• War trophy
  76. Skull
    cranium + lower jaw
  77. Cranium
    • Everything on the skull except mandible
    • Face, top (calotte), back, posterior, inferior portion
  78. Occipital condyles
    points of articulation with post-cranial skeleton
  79. Post-cranial skeleton
    Any bone inferior to the skull
  80. How many vertebra are in the vertebral column?
    • 24 vertebra
    • 7 cervical vertebra (lack foramen)
    • 12 thoracic vertebra (articulate with ribs)
    • 5 lumbar vertebra
  81. How many bones in the human hand?
  82. How many bones in the human foot?
  83. Insect Activity as a Force that Promotes Decay
    • Flies don't lay eggs in the rain
    • Generally insects (typically secondary screw worms) lay eggs within minutes at temperatures above 50F
    • Insects will not lay eggs at colder temperatures
    • Eggs hatch within 8-18 hrs of insect access to the remains
  84. Air Decomposition vs. Water Decomposition
    • Generally speaking, bodies decompose in air twice as fast as in water.
  85. Death Time Clock - Gloving
    • Epidermis sloughs/peels off
    • Fingerprints on outer skin
  86. Factors that play a role in postmortem decomposition in water
    • Environment: temperature, depth, current, marine life, obstructions/debris
    • Body: clothing, submerged vs. floating, type of joint, position of joint, amount of surrounding tissue, trauma
  87. Lacey Peterson Case
    • Mother & baby; husband convicted of killing them
    • Baby washed ashore; only part of mother found
    • Gases in body expelled the baby after the mother was dead
    • In water, 50F or below, bacterial breakdown is retarded
    • Also retarded by salinity of water (salt content)
    • Body will surface when putrefaction makes it bouyant
  88. Determining Sex from a Skull: Chin
    • Male - square
    • Female - rounded/pointed
  89. Determining Sex from a Skull: Mastoid Process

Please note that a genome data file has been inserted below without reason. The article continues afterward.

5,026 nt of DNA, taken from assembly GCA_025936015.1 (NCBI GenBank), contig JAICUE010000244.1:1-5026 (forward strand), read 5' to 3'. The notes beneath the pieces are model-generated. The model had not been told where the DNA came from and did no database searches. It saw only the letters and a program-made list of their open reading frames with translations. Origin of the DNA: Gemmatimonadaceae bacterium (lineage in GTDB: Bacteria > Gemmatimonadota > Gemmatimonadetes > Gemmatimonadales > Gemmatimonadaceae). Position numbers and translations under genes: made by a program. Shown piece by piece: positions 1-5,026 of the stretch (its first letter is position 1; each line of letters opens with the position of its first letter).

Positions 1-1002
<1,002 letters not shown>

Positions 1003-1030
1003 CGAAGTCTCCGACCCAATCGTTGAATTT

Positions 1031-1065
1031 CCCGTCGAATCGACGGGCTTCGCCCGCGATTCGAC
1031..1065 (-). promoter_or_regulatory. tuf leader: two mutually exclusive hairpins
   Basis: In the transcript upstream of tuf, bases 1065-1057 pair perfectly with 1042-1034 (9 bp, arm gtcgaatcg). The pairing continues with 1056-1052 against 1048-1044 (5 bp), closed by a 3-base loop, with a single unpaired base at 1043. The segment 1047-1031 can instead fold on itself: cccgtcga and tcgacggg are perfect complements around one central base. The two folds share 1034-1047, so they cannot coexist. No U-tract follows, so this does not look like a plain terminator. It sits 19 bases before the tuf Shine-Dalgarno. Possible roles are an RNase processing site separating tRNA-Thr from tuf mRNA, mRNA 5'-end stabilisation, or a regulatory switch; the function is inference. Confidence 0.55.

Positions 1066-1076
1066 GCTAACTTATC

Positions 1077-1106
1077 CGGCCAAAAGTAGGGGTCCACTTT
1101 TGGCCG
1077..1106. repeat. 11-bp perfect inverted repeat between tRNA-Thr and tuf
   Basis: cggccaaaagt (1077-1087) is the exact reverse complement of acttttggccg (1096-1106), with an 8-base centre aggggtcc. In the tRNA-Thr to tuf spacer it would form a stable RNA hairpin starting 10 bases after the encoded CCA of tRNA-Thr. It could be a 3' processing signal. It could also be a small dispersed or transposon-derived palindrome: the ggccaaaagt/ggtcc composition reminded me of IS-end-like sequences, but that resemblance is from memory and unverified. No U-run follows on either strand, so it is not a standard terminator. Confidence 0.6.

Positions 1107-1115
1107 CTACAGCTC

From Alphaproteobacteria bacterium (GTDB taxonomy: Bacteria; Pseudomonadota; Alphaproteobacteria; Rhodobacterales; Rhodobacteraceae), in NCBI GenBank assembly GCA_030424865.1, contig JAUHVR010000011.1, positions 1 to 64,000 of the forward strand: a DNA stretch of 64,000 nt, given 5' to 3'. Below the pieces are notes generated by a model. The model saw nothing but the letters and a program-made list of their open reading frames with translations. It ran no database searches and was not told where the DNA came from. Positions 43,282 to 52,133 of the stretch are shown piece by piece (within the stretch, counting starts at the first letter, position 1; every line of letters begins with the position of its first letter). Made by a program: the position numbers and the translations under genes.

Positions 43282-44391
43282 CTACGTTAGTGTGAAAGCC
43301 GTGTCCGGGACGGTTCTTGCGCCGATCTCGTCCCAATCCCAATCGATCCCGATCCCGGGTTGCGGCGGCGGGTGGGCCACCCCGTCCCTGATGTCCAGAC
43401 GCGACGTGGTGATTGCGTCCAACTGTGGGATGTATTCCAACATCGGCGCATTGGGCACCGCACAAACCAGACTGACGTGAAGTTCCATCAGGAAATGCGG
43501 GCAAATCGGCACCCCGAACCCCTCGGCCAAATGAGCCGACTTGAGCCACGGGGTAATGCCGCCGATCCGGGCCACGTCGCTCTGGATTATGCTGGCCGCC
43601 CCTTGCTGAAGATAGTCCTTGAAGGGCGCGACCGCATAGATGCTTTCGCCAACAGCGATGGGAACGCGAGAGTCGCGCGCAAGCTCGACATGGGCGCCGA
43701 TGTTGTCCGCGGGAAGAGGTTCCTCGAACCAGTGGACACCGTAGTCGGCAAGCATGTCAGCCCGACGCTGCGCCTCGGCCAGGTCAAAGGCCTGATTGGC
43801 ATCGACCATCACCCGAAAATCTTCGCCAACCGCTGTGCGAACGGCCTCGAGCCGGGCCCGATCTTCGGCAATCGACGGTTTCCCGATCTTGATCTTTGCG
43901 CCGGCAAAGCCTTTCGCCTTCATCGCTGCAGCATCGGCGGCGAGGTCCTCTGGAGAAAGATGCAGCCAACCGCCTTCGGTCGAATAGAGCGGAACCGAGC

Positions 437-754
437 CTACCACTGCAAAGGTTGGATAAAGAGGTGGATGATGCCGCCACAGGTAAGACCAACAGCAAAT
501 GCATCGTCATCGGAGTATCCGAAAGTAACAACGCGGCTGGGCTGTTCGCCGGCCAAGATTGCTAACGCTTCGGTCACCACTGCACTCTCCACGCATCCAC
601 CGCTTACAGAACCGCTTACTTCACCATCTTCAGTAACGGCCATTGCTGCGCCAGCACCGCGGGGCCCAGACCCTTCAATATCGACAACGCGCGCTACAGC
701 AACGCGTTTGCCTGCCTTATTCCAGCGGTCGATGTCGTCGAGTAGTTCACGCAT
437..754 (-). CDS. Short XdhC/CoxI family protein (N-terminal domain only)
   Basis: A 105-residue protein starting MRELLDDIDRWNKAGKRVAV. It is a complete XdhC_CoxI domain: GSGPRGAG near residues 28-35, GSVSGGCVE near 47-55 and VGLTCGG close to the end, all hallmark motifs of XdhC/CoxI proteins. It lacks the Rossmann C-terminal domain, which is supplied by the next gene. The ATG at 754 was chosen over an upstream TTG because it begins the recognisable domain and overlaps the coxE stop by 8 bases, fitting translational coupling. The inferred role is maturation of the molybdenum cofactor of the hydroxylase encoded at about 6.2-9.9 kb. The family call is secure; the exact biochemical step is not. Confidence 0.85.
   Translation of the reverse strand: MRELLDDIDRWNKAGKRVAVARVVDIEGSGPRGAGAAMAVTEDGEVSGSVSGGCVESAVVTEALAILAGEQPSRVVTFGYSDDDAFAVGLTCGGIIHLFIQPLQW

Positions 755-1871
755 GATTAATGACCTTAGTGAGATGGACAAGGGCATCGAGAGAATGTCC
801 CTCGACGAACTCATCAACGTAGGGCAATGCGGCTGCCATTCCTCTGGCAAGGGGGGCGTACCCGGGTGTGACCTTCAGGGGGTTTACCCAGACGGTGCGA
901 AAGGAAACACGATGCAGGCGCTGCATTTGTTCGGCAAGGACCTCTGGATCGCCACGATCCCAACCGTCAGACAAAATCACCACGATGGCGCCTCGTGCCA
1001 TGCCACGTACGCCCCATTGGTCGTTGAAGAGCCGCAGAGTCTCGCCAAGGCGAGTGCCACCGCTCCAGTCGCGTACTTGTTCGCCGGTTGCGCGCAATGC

• Male - large
    • Female - small
  90. Determining Sex from a Skull: External Occipital Protuberance
    • Male - large
    • Female - poorly developed
  91. Determining Sex from a Skull: Forehead
    • Male - retreating
    • Female - vertical; biparietal bossing (spreading/flare of parietal bones)
  92. Determining Sex from a Skull: Orbital Margin
    • Male - rounded
    • Female - sharp
  93. Determining Sex from a Skull: Supraorbital Ridge
    • Male - prominent
    • Female - absent or small (gracile)
  94. Determining Sex from a Skull: Muscle lines
    • Male - prominent
    • Female - poorly developed
  95. Determining Sex from a Skull: Ascending Ramus of Mandible
    • Gonion
    • Male - close to 90° angle
    • Female - obtuse angle
  96. Determining Sex from a Skull: Root of Zygoma
    • Male - extends beyond auditory meatus
    • Female - does not extend beyond auditory meatus
  97. Sexual Dimorphism
    difference in features (usually size) between sexes
  98. Tools to Measure Bones
    • Calipers
    • Sliding calipers - calibrated in mm & cm; used on the skull
    • Spreading calipers
    • Osteometric board - measures long bones to determine height
  99. What is the best bone in the body for determining sex?
    hip bone (innominate)
  100. Fordisc
    Software package used to determine whether skull measurements indicate sex (male or female)
  101. 3 pieces of hip bone
    • ilium
    • ischium
    • pubis
  102. parts of the pelvis
    • right innominate
    • left innominate
    • sacrum
  103. obturator foramen
    • oval in males
    • triangular in females
  104. pubic symphysis
    where the pubis bones fuse
  105. sacro-iliac joint
    where sacrum and hip bones fuse; changes throughout lifetime
  106. greater sciatic notch
    • narrow in males
    • wide in females
  107. Phenice method
    • Female pubic bone is longer than a male's - continues to grow
    • Region directly below pubic bone will be concave in females
    • Pubic bone on inferior border of male hip bone will be convex
    • Subpubic area (medial aspect of the ischiopubic ramus) is wider in a male than it is in a female
    • Females have very broad muscle attachment line (rough) called the ventral arc that appears after 25 years of age
    • Males do not have a ventral arch
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ANTH 2014 Exam 1
Forensic Anthropology Exam 1